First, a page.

• I have a 64 GB micro SD card.
  • I partitioned 1.2 GB as Ext2 with Mini Partitioner (highest option was about 4 GB).

This is great and all, but from all of the literature I've read, Link2SD seems like it would utilize the entire SD card, not just that second partition.

If what I'm seeing currently is correct, the only thing that Link2SD does, is give you an extra GB via the Ext2 partition, and imposes a dependency so that you're never able to actually remove the card due to the links.

I believe my thinking is wrong so any help is appreciated.

1 Answer 1


The literature you read was wrong, then. Link2SD only uses the extra partition. The main partition is still mounted under /media/sdcard or somewhere similar.

With Link2SD, you cannot physically remove the SD card, but you can mount the SD card on the computer. The second partition does not get mounted, so the apps are still accessible while the standard partition is mounted on the computer.

If you want more space, you can always repartition your SD card manually on your computer, if your version of ClockWorkMod (CWM) doesn't have the size you desire. GParted on linux is a handy GUI, and there are apps for Mac and Windows as well.

And you can still install apps to your SD card the normal Android way, though the dalvik cache and other data will still use up the internal memory (which is likely limited in your case, as that is the reason to use Link2SD in the first place).

Purpose of Link2SD

Here's an hypothetical example+. You have 180MB free internal memory. You have a standard 16GB SD card.

When you install an app to the SD card, 10%* of the app is actually still on the internal memory. So when you have installed 1.8GB of apps, you run out of internal memory, even though your external SD card could hold a bunch more.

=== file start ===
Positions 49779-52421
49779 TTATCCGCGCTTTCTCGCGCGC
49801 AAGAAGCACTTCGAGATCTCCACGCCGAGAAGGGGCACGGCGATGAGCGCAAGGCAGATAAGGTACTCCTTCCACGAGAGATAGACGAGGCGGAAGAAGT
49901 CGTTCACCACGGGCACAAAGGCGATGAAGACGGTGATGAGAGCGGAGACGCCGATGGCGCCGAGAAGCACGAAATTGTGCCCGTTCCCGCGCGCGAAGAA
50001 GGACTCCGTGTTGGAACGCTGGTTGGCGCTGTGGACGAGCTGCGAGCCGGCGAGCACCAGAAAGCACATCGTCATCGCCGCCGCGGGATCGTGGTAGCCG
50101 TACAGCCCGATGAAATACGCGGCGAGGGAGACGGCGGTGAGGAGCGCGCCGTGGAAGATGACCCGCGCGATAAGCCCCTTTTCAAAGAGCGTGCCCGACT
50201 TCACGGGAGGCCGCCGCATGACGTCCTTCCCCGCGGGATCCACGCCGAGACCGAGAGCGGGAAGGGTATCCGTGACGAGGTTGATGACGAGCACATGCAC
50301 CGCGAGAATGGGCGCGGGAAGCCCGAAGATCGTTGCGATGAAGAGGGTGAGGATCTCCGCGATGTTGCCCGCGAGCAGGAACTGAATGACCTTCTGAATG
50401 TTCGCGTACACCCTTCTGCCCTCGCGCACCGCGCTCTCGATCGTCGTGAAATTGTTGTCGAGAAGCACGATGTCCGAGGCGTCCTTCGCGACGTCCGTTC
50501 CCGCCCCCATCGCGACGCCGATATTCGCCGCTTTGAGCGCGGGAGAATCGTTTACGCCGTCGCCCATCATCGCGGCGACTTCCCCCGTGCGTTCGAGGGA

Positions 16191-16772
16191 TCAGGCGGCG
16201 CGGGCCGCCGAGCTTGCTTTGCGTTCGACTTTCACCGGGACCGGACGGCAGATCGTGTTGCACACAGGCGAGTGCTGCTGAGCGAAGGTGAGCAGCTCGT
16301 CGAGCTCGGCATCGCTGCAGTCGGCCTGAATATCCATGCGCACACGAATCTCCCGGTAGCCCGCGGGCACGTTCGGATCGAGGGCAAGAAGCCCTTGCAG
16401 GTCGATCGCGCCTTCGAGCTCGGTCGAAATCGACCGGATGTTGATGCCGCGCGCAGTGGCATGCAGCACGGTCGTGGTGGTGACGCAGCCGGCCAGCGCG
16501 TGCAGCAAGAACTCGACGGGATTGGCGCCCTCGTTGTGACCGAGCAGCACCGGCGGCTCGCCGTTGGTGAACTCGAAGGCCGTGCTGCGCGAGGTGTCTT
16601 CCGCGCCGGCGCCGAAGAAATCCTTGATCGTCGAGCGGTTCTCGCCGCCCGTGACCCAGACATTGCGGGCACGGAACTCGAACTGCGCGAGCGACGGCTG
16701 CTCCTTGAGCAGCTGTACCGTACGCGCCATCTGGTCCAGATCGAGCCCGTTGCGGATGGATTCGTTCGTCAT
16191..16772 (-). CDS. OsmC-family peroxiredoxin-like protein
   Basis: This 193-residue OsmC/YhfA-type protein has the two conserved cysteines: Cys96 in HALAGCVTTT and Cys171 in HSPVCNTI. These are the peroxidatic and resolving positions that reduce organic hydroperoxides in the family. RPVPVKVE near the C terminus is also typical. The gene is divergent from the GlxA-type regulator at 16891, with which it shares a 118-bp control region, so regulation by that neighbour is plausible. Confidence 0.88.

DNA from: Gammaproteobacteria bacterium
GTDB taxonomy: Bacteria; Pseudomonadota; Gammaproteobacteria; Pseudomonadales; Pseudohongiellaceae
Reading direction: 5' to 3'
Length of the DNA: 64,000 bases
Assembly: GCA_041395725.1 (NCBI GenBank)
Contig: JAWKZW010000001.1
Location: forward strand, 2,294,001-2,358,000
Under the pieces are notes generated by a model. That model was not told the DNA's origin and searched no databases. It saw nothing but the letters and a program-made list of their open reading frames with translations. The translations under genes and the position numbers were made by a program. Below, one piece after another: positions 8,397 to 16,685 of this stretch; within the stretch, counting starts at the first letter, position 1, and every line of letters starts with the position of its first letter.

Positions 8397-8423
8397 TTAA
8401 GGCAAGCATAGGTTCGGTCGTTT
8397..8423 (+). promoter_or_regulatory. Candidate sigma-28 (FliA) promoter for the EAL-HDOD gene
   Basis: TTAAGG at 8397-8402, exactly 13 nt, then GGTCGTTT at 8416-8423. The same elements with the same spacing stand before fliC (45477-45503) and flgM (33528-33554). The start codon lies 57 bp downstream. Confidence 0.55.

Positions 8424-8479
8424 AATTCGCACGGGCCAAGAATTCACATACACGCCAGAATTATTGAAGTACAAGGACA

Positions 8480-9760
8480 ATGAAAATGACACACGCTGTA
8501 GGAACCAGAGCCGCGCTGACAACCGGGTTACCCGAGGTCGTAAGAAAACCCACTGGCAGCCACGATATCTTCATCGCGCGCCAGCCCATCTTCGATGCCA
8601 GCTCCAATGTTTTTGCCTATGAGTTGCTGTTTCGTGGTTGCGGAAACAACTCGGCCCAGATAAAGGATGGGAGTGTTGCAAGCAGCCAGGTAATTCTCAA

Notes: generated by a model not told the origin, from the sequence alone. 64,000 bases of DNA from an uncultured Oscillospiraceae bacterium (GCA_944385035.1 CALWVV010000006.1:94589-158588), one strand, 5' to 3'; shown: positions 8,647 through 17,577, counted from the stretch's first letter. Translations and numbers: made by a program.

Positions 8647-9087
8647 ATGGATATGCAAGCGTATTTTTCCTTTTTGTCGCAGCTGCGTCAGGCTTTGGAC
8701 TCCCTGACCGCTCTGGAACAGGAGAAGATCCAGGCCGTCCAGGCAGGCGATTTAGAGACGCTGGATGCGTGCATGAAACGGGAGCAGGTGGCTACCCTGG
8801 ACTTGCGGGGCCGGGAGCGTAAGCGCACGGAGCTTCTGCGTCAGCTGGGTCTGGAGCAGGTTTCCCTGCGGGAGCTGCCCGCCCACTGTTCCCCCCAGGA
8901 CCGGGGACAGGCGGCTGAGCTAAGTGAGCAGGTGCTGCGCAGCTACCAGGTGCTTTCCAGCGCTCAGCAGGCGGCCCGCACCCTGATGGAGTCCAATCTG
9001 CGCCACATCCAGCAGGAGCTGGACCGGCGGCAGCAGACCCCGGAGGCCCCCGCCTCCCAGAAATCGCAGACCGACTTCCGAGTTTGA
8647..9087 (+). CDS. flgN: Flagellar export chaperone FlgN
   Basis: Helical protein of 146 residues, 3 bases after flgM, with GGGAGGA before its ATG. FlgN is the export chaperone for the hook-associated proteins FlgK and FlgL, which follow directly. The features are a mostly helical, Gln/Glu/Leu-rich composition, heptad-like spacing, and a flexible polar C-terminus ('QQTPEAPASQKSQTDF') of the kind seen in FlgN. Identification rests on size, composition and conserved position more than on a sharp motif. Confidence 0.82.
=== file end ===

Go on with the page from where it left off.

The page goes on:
In comes Link2SD. Now, your SD card is actually 12GB standard and 4GB for linking. New apps get Linked, but this time 100% of the app is moved, so you can install 4GB of apps instead of 1.8GB.

You shouldn't be limited to 4GB, either. ClockWorkMod (CWM) may only list 4GB as the maximum size, but you can use a computer to make the linking partition as large as you want.

*Made up percentage. It varies by app.
+Not so hypothetical. With my old Optimus V, this was almost exactly my setup.

  • So if I'm understanding you correctly, Link2SD allows a memory-strapped user to shift his files around and possibly obtain 4 more GB (all tuts said 4 was the max)? I believe I'm still not completely understanding the benefit. Would it be possible to make the primary partition of the sd card 512 MB and make the second partition 50+ GB? Commented Jun 28, 2013 at 12:42
  • The built-in Move to SD Card method does not move everything to the SD card, so users with a small internal partition and a huge SD card are still limited to the number of apps installed. Cache, dalvik-cache, and some data is not stored on the SD card. Whereas Link2SD basically uses the second SD partition for everything. It can be a bit slower (as sd cards aren't as fast as internal memory), but it gives you full use of the external memory you have.
    – Stephen S
    Commented Jun 28, 2013 at 12:47
  • Also seems like if I were choose to "Set the default install location of the apps; auto, internal, or external (for Android 2.2 and higher)" that I would just run out of memory quicker due to the even smaller partition than the internal memory (1.2 GB as opposed to the 16 GB). I believe I am not understanding the apps intent. Commented Jun 28, 2013 at 12:48
  • The 4GB max isn't really a limit. CWM has that as the max option, but it can be larger if you resize the partitions manually on the computer. And the second partition is ext, not FAT32, so 4GB isn't a limitation there, either.
    – Stephen S
    Commented Jun 28, 2013 at 12:49
  • I don't believe I understand when you say "Link2SD only uses the extra partition." and " but it gives you full use of the external memory you have." Are you saying that it gives me full use of the 4 GB partition or full use of the full sd card? Commented Jun 28, 2013 at 12:51

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